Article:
Feeling stressed at work? Could be a good thing, especially if you're in IT.
Anxiety levels for all Americans have been rising steadily for decades, to the point that 28 percent of Americans will suffer some level of diagnosable anxiety disorder during their lives, most more than once.
"We are getting more anxious every decade," wrote psychologist Robert L. Leahy, a specialist in cognitive therapy and professor at Weill-Cornell Medical School.
" The average high school kid today has the same level of anxiety as the average psychiatric patient in the early 1950’s," he wrote in 2008.
Stress levels don't rise evenly, though. People in some jobs get it in the neck more thoroughly than others, but IT jobs always seem to show up on lists of both the best ad the most stressful jobs.
IT has always been near the top of the stress list – No. 8 on CareerBuilder's list of 8 most stressful gigs and No. 1 on a similar list from U.K. training company SkilSoft.
A third of IT people said at least one manager made it harder to get a job done; 80 percent responding to the survey said the anxiety starts building before they even get in, as they prepare for their day.
The good news, if there is any, is that jobs in which people experience high stress are often the ones they work hardest to get, and the ones that make the biggest difference to both the employee and the company.
In a survey published last month, Canadian researchers found 18 percent of more than 2,700 workers reported their jobs were "highly stressful." The odds were higher if they were managers or if they though their job performance could affect that of others.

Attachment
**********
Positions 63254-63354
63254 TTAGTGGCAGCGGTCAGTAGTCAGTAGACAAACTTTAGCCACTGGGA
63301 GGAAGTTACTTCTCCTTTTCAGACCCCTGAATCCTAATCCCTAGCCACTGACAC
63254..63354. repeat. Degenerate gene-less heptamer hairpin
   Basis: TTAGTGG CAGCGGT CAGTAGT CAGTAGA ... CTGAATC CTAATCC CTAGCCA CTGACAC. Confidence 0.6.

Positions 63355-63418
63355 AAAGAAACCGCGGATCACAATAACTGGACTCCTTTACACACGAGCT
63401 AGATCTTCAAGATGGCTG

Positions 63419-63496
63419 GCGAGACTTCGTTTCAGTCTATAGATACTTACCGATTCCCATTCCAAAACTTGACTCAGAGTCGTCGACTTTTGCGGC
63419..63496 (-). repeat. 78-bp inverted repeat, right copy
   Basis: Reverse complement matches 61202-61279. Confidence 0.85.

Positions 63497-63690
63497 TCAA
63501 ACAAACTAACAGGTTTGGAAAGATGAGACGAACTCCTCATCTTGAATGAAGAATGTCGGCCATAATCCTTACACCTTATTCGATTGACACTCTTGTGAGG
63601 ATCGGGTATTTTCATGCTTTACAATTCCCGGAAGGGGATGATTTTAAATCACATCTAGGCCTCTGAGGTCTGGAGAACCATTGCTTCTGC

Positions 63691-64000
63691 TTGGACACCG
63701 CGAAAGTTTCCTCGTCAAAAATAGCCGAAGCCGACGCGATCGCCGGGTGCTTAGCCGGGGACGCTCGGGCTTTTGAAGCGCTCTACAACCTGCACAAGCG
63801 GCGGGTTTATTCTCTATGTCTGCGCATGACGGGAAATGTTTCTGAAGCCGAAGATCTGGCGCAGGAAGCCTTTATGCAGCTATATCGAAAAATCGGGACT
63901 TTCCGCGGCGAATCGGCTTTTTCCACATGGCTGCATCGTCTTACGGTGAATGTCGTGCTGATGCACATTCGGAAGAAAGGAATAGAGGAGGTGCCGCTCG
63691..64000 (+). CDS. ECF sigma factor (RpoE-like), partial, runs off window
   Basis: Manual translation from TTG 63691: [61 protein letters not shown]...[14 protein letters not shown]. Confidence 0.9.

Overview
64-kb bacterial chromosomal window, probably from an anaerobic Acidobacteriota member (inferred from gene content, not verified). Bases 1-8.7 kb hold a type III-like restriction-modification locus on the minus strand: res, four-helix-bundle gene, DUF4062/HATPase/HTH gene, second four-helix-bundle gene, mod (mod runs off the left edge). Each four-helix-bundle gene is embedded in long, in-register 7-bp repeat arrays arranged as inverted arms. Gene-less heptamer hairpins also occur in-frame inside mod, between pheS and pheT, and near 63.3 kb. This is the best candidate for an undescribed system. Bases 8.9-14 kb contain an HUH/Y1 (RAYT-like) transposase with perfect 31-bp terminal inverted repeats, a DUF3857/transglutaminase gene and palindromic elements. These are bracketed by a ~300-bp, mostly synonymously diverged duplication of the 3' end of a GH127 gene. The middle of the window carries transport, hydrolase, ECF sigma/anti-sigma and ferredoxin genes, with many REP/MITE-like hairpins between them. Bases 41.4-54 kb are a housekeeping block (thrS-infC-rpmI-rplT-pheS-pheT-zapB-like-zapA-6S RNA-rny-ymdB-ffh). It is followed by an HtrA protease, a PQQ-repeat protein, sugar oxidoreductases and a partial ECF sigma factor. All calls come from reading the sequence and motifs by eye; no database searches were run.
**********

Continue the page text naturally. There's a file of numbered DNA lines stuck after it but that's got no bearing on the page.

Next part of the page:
The characteristics associated with workers reporting high stress were the same as those who reported being committed to their jobs and feeling that their job performance could affect that of others.
That doesn't mean the weird guy in the corner who's been wired too tight from Day 1 is the most important guy in the building. Just that, on average, if you care about your job and work on projects that make it easier for other people to their jobs, you're going to feel stressed about how well it's going to turn out.
The best way to find a low stress job that could keep you from quitting in frustration and going somewhere else is to have a job that's mildly rewarding and probably doesn't matter much to you or anyone else, according to an admittedly slanted interpretation of the work of career-development expert (and IS developer) Laurence Shatkin.
I'm sure there's happiness and satisfaction somewhere down that path.
Somehow, though I can't believe I'm coming out in favor of stress, I can't really see the value of spending that much time and effort on a job you care so little about that it doesn't make you anxious not to fail.